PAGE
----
Auditing by the Numbers - Contract organizations must have highly organized teams and plans to accommodate today's audits. - BioPharm International


Auditing by the Numbers
Contract organizations must have highly organized teams and plans to accommodate today's audits.

BioPharm International
Volume 25, Issue 1, pp. 22-23

Because contract organizations also must perform internal audits, which typically last one week and occur once a quarter, the numbers above equate to approximately 26 weeks or half of a year devoted to handling and conducting audits. This amount of time does not take into account preparation of responses to any potential audit observations or necessary follow-up activities.

To successfully accommodate all of these audits, a contract organization must maintain a full-time contingent. Organizations must be aware that the time commitment entails more than preparing and hosting audit groups. Each audit could easily take 4 to 5 weeks when considering preparation, hosting functions (both escorting and staging room activities), responses, and followup.

In addition, the organization must have a unique layer of resources to manage internal cGMP audit programs, which are required by regulators to ensure that each facility has a process for meeting compliance. Typically, these resources are passed on to customers as part of the cost for a contracted operation.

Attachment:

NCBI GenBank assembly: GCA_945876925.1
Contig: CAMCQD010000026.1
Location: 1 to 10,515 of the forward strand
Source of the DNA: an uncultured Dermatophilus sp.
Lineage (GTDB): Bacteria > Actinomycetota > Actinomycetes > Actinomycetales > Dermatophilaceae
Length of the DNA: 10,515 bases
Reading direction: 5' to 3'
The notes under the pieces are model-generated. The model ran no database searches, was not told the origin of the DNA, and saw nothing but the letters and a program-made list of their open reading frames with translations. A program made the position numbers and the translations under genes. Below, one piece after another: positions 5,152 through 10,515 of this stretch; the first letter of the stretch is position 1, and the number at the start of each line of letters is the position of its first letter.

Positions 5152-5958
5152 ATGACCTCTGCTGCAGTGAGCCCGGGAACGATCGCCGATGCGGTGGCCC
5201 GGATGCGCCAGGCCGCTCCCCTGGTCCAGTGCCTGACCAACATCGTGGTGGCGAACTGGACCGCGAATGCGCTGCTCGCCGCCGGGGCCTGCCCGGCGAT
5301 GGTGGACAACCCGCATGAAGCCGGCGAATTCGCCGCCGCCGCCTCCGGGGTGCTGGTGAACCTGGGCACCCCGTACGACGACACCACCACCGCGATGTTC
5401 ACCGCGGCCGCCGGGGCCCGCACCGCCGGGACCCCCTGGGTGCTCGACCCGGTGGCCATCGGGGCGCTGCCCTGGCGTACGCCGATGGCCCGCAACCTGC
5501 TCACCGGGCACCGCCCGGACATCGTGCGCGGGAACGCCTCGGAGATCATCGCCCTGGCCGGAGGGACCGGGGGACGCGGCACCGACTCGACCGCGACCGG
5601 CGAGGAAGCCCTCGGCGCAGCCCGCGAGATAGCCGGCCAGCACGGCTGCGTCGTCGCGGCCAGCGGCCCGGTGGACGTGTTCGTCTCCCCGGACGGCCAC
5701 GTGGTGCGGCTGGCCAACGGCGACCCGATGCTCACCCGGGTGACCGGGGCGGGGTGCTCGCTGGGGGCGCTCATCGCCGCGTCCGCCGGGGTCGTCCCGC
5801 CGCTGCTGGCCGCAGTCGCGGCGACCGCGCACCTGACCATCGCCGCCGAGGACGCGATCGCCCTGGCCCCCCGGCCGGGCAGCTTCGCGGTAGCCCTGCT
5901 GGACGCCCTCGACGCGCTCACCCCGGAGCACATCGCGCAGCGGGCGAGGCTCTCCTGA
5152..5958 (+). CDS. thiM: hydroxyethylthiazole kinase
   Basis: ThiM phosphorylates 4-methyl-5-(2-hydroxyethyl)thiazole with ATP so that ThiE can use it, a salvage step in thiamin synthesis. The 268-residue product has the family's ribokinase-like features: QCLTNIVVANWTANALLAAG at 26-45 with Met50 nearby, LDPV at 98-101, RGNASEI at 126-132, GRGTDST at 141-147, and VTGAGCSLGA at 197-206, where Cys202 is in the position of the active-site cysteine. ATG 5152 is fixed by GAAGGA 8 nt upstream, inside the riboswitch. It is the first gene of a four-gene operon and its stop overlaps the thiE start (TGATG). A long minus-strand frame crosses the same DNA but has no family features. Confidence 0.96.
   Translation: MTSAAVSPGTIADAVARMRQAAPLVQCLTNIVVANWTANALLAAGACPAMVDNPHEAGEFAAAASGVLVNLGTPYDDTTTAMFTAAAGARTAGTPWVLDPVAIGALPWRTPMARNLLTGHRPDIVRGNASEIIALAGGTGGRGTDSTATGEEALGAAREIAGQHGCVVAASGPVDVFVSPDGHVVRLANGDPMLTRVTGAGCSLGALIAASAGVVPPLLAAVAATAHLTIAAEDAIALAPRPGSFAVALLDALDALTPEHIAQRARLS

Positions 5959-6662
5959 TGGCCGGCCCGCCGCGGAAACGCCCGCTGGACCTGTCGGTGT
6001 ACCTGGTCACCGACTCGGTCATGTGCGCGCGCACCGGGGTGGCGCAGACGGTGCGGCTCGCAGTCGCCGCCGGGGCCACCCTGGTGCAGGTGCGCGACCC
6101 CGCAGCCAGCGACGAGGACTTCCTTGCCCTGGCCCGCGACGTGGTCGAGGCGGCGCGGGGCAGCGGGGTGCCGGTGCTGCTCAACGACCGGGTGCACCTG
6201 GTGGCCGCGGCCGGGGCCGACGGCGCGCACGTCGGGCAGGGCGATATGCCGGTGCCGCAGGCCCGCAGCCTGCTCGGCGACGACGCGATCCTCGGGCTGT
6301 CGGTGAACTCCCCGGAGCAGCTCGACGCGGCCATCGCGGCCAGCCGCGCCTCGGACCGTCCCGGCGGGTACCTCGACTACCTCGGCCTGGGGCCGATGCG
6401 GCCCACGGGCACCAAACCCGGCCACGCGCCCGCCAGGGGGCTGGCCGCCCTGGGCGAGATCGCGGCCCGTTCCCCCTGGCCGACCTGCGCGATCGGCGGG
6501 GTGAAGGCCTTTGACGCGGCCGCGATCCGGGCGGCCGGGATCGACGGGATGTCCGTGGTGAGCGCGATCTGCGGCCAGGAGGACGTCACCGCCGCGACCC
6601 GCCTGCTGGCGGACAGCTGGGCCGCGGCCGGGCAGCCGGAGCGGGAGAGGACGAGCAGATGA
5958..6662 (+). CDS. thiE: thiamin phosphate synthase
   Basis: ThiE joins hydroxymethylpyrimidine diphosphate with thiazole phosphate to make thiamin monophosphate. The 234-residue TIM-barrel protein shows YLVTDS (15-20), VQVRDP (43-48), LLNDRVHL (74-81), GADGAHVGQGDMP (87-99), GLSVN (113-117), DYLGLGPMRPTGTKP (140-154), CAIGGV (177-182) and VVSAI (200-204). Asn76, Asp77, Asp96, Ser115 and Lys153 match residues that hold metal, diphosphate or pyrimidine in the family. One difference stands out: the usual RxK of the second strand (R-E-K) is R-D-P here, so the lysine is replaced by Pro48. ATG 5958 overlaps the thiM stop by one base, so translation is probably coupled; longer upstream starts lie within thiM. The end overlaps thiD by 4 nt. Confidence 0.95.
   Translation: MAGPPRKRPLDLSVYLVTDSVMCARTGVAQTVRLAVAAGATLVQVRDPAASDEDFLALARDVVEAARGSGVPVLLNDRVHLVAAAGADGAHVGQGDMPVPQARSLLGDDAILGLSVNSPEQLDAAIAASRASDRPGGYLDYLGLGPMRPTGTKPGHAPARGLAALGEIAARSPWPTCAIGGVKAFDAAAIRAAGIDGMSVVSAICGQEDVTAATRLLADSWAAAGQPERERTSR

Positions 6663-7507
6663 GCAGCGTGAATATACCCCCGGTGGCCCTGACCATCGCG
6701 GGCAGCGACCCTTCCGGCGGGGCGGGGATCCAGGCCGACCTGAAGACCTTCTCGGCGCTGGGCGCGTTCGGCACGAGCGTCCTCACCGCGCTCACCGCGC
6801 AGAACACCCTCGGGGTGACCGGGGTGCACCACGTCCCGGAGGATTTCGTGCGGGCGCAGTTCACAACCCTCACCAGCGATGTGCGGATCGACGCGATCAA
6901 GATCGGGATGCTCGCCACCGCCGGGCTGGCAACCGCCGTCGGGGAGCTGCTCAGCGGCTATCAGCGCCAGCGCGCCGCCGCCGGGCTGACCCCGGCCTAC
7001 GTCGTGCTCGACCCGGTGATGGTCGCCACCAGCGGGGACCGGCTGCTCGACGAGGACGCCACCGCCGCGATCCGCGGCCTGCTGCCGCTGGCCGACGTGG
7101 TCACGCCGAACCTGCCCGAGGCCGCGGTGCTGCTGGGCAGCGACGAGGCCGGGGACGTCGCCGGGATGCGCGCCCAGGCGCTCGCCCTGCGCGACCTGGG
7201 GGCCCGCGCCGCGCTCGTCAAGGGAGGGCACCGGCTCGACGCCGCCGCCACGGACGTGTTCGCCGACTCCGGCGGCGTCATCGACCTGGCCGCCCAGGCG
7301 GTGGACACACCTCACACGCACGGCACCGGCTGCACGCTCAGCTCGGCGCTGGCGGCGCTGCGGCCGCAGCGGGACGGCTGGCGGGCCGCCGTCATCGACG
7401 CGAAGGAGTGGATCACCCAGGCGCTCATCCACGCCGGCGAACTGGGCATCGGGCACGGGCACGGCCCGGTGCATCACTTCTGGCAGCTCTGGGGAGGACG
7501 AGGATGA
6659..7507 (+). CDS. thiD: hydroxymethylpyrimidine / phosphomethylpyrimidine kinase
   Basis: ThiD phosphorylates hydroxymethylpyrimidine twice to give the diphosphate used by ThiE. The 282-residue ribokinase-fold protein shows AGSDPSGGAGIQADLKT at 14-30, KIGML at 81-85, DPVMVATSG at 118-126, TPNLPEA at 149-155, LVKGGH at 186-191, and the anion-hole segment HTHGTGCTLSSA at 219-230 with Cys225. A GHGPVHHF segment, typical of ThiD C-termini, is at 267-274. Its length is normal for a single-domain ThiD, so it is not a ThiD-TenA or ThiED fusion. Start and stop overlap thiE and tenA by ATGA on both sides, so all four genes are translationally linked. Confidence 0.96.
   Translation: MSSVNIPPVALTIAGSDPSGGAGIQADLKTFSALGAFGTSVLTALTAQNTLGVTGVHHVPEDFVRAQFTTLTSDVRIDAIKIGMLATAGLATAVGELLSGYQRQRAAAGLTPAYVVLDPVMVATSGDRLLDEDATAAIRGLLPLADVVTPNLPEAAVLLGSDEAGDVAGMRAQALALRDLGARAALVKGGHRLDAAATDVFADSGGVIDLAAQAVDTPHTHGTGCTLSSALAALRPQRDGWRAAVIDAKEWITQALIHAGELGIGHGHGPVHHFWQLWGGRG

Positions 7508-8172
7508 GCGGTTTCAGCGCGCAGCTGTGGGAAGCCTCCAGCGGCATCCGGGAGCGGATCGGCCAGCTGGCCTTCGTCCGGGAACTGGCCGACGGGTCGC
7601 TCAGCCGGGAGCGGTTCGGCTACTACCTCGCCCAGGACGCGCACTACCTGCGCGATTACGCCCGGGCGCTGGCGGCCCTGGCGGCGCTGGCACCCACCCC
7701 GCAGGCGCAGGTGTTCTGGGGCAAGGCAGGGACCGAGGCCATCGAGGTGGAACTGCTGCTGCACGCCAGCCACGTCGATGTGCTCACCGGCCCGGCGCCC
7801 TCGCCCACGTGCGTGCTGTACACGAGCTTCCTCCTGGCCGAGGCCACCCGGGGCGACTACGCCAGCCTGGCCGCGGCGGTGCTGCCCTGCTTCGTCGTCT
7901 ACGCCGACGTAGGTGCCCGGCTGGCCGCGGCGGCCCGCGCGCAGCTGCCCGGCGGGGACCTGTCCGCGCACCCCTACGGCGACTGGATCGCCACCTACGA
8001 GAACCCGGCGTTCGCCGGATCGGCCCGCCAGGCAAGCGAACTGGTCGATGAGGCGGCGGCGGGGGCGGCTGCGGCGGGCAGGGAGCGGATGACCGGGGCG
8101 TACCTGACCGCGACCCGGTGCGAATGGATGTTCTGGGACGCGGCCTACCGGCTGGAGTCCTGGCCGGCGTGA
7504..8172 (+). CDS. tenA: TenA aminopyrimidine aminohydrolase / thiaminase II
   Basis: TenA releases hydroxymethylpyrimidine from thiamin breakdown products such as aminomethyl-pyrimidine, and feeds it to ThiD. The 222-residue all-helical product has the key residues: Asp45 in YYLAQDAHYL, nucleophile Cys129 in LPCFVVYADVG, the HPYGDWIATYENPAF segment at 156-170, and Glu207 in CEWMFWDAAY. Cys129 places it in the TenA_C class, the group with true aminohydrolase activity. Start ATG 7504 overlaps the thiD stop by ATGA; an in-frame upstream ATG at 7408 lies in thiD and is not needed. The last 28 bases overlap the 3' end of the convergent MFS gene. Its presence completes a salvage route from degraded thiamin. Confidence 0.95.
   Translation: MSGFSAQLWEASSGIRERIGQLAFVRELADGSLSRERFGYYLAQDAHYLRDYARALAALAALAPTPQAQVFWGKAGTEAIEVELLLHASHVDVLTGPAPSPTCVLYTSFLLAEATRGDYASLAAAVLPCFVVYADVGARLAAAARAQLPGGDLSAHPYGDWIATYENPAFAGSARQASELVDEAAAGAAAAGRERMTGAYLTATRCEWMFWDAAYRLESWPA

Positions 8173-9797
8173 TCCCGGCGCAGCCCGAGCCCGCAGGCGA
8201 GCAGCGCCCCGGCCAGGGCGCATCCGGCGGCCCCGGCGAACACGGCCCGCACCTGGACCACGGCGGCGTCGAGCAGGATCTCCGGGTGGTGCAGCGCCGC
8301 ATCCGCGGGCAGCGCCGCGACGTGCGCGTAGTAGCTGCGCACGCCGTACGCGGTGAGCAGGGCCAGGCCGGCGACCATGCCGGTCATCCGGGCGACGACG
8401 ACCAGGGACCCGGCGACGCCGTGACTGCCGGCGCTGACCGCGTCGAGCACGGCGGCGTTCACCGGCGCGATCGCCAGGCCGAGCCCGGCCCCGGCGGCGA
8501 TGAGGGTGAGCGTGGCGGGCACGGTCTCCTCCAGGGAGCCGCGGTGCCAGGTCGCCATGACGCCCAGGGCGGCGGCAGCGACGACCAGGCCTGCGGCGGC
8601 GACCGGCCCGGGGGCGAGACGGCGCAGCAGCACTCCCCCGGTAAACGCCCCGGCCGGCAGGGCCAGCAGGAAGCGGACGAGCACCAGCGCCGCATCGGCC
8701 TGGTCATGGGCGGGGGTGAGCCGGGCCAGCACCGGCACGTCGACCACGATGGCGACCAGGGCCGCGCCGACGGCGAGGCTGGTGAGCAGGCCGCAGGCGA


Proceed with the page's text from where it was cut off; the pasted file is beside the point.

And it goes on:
Given these expectations, there seems to be an opportunity for industry to work with consortiums such as Rx–360 or the International Pharmaceutical Excipients Auditing (IPEA) program to share audits and thereby ease overall costs and time tied to the audits. Moving in the direction of shared audits, however, requires more consistent interpretations and expectations, general acceptance of responses, and perhaps a certification process.

Companies using contract services must be willing to share their audit programs and compromise on what should be the ideal approach to assessing GMP compliance of contract organizations. They must agree to a set of criterion to be consistently applied for auditing and they must be somewhat consistent in their interpretation of the regulations. This would allow contract organizations to be able to maintain a robust quality system that is suitable for multiple clients. The use of shared audits has been discussed for quite a while and it seems that Rx–360 and IPEA have started down the road of solving the problem for raw-material suppliers. Let's hope they agree to continue with the process and help out contract organizations in the same manner.

Susan J. Schniepp is vice-president of quality at OSO Biopharmaceuticals,

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